Three years ago it was converted to a luxury resort. Brilliantly designed, the property has been built around its original infrastructure exposing as design elements the machinery used to produce meat and leather. The old steam furnaces, scales, and copper tubing have been integrated in the architecture, providing a historical walk through as one heads to the magnificently appointed rooms.
The common areas are mezzanines and further exemplify the integration of structure and design.
The primary focus of the hotel is to act as a clearing house for exterior activities. Guides are on staff for hiking expeditions, horseback riding, nature trail visits and the like. Every staff member is trained and educated in the history of the lodge and the environment. We are situated 2 kilometers from Puerta Arenas,
an old Chilean port with a proud history. Stores sell souvenirs and more importantly appropriate attire for idiots such as us who packed for jungle and tropical rather than cold and bluster.
Since being here, the ability to ascertain the correct time of day has remained illusive. With 11:00pm sunsets, what feels like lunch time will usually mean it’s time for a late dinner. Lori and I experienced New Year’s from a unique perspective. Have you ever seen sunlight as you listen to Guy Lombardo, or in this case while dancing your ass off to a mix of Latin, techno and Michael Jackson? Otherworldly.
Our second point of refuge, Tierra Patagonia, was designed by a prominant female Chilean architect who has created a curved wooden masterpiece.
Blending seamlessly into the craggy environment, situated on a beach and lake with one of the most dramatic mountain ranges in the background, one wakes up and has to take a moment to locate one’s emotional and geographic bearings.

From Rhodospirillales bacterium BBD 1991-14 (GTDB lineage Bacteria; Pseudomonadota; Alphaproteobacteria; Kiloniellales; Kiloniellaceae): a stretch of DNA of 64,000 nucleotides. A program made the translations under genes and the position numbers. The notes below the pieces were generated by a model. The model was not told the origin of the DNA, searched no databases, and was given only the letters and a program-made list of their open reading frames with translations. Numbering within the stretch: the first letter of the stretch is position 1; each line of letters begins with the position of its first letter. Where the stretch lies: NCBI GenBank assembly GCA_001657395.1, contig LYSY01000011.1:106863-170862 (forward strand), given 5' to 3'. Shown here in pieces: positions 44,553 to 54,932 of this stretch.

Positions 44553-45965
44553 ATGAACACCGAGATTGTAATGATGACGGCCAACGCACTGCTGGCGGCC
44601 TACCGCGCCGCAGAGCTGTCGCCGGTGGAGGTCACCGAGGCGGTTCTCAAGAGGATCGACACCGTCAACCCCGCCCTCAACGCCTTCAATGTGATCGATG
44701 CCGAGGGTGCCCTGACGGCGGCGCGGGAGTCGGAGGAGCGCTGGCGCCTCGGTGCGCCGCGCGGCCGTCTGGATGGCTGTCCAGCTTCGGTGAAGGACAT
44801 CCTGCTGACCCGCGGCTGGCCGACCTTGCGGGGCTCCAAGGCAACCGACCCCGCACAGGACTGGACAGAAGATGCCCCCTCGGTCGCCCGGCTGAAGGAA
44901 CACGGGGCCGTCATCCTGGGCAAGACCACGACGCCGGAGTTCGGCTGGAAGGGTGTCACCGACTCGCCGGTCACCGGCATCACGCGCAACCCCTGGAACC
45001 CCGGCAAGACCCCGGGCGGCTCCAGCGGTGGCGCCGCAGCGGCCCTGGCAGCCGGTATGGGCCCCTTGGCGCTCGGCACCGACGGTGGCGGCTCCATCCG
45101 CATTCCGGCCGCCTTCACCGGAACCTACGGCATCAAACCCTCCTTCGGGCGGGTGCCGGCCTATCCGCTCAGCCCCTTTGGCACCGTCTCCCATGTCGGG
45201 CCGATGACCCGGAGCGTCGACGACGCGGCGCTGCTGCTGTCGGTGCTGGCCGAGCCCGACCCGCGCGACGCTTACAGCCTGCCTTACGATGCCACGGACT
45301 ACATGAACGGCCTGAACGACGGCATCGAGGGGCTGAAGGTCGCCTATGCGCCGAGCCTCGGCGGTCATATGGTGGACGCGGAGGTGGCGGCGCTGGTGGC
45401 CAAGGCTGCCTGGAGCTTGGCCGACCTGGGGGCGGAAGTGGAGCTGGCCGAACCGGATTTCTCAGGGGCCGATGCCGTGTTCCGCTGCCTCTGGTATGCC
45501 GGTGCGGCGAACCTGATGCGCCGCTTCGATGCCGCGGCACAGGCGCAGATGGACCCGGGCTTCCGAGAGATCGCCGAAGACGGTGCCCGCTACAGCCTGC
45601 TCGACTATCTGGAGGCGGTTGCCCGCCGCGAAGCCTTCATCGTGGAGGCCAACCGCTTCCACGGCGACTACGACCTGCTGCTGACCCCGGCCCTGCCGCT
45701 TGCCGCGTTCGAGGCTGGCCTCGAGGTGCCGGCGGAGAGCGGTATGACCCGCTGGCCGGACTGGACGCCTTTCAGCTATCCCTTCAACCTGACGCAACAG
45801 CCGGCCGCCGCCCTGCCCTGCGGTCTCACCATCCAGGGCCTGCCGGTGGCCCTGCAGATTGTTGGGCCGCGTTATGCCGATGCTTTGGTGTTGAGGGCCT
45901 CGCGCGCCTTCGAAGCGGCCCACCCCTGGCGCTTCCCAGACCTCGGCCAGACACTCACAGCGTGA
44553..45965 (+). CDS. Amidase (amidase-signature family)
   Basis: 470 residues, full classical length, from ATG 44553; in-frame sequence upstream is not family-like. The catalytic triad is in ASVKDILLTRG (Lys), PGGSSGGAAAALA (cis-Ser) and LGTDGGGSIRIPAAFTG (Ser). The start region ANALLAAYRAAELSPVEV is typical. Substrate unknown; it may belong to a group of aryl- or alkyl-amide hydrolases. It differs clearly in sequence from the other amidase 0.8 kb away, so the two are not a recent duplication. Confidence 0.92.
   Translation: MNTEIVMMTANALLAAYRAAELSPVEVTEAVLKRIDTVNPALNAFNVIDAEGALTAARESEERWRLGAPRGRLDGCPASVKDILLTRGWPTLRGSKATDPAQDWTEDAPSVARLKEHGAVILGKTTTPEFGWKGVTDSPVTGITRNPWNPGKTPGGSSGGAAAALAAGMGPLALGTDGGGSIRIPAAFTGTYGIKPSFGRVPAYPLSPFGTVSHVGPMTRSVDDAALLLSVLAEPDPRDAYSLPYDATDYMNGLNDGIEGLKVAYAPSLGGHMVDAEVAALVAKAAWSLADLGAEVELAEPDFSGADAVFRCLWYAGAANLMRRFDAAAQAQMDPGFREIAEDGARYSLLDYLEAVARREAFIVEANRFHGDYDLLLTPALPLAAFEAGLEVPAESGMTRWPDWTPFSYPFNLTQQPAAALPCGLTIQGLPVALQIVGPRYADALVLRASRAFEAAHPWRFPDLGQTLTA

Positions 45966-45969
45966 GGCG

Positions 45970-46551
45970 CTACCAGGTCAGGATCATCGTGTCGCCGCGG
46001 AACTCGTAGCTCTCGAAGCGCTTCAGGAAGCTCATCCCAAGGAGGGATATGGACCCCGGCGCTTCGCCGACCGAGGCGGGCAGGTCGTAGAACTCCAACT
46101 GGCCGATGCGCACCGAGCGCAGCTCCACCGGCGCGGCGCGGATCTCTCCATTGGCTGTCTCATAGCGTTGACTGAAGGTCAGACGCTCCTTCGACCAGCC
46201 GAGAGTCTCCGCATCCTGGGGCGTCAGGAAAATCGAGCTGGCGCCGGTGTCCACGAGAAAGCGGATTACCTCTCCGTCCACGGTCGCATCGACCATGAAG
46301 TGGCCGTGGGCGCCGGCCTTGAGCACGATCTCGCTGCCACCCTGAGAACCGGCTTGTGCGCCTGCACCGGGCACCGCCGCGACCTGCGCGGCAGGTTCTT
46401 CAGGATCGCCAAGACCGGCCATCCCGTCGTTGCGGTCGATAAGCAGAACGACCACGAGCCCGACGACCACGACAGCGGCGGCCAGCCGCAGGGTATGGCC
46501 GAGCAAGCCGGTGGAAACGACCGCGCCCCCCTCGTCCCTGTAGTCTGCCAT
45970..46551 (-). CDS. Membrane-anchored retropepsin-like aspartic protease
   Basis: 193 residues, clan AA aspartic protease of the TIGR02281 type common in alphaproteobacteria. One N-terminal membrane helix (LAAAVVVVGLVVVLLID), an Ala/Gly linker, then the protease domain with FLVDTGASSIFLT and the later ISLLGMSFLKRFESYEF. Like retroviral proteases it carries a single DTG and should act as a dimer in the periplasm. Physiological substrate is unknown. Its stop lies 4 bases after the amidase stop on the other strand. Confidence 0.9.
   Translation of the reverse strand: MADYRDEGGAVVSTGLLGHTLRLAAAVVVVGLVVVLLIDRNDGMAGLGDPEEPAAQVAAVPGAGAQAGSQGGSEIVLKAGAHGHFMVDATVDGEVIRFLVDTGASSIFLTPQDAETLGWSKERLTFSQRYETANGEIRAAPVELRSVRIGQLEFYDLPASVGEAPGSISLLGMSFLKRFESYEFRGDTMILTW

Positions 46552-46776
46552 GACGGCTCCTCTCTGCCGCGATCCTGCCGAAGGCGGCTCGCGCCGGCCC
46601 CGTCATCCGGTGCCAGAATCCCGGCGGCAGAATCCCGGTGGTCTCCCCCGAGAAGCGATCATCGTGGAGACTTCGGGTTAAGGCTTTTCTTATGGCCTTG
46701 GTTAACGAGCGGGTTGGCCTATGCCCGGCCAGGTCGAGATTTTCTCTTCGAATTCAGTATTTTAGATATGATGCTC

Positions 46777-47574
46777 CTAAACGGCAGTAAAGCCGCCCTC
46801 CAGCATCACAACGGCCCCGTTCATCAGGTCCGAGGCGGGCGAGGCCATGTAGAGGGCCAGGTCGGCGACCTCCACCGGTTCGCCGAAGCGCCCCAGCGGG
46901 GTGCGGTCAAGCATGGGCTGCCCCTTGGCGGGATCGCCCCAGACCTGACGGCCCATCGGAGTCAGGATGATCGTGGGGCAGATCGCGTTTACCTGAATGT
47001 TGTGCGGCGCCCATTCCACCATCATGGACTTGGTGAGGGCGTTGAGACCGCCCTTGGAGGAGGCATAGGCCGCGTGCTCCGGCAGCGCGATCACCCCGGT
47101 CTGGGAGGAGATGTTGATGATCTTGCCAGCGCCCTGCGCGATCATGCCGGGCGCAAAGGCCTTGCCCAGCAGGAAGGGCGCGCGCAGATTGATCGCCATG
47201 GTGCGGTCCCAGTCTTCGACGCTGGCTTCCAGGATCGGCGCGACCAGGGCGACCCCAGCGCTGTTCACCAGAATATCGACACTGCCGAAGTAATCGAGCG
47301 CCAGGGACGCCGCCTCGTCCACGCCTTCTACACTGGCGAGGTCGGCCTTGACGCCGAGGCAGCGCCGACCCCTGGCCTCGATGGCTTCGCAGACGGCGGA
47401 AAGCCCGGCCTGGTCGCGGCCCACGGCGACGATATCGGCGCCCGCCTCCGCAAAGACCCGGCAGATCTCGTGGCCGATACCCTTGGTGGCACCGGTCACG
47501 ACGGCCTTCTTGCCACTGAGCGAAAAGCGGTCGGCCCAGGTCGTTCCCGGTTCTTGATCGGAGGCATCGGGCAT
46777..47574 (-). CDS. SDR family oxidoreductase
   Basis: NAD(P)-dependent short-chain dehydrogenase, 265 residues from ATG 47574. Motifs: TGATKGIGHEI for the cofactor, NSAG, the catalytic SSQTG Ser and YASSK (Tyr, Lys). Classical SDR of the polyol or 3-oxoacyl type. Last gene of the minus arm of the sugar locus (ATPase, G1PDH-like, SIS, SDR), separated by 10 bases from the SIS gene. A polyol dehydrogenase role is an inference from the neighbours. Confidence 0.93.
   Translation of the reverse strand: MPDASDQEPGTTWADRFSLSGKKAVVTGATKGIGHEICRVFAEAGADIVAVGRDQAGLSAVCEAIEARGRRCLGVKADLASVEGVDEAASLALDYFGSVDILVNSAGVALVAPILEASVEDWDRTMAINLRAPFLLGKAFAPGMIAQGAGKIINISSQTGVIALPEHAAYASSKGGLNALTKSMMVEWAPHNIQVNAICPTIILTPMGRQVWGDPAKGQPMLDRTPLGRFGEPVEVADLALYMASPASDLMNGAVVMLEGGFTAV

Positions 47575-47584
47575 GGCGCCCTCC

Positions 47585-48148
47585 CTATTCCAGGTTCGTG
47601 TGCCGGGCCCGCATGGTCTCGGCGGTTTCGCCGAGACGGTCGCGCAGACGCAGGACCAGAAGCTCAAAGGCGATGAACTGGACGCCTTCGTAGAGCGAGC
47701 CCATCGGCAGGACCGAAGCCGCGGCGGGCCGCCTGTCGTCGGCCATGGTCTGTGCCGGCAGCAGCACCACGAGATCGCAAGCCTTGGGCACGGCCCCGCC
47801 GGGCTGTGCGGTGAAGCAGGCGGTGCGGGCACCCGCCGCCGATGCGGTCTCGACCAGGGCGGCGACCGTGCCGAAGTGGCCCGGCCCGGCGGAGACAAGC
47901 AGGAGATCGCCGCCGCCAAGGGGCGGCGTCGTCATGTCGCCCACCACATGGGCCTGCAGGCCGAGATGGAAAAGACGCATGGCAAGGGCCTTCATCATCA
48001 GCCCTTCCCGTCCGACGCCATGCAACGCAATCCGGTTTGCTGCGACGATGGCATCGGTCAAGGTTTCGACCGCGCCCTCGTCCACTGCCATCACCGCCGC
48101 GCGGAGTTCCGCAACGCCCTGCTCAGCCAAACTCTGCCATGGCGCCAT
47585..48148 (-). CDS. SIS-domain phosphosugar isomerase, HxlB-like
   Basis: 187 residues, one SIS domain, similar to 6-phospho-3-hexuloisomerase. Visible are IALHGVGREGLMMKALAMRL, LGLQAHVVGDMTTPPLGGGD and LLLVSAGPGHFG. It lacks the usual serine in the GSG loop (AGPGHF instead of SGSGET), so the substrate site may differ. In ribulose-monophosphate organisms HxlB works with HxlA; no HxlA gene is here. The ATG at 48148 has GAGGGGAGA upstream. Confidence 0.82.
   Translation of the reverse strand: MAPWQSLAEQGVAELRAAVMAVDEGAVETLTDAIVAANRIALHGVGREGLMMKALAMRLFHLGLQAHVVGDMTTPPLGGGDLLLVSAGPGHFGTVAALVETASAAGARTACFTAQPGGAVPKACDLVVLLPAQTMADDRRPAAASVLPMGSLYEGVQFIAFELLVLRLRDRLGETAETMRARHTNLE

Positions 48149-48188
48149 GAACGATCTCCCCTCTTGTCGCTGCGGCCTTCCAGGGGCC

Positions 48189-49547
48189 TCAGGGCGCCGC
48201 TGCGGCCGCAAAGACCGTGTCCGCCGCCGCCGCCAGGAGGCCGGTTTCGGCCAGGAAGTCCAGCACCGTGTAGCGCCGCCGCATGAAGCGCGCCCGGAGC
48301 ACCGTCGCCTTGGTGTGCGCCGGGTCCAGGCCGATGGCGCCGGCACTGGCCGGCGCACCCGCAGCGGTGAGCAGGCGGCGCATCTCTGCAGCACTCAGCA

Daytimes are spent exploring the region. Two days previous, we signed up for a three mile hike. All started off well enough. We slogged through a few muddy areas as we traversed the side of a mountain, gently ascending. The light breeze was a pleasant offset to the sweat being generated. An el condor passa’d overhead.
Lori made every effort to keep up and gave it the old college try. Unfortunately, her lungs and stamina are more of a cegep level. The group, being better natured than I, elected to wait for her whenever necessary. As we climbed, the clouds began to overtake and the temperature dropped; plummeted, more accurately. Seeing white flakes swirling around me, I was hoping that our guide had a dandruff issue. As the flakes heightened in intensity and evolved to ice pellets, I felt a desire to find the nearest Carribean cruise ship, sidle up to the all inclusive bar, knock back a few watered down mojitos and hope that the mountain adventure trek was a bad dream. Not the case. We bivouacked for lunch, finding shelter in the leaside of a rock outcropping. A cold sandwich offered minimal consolation. However the thermous of hot soup brought along by the guide brought me back to a movie I had seen a goodly numbers of years back. It was called Survive!. Its subject was a group of soccer players on a plane that went down in the Chilean Andes. They eventually turned to cannibalism to survive. At this point, it was only a bottle of warm soup, but the mind wanders to dangerous places at times like these. The womenfolk, cursed with smaller and weaker bladders, had to pee in the bushes behind our newly established lunchroom. Following the meal our tour guide put forth to the group the notion of continuing or calling it quits. Lori and I obviously opted to hang out with too hardy a bunch.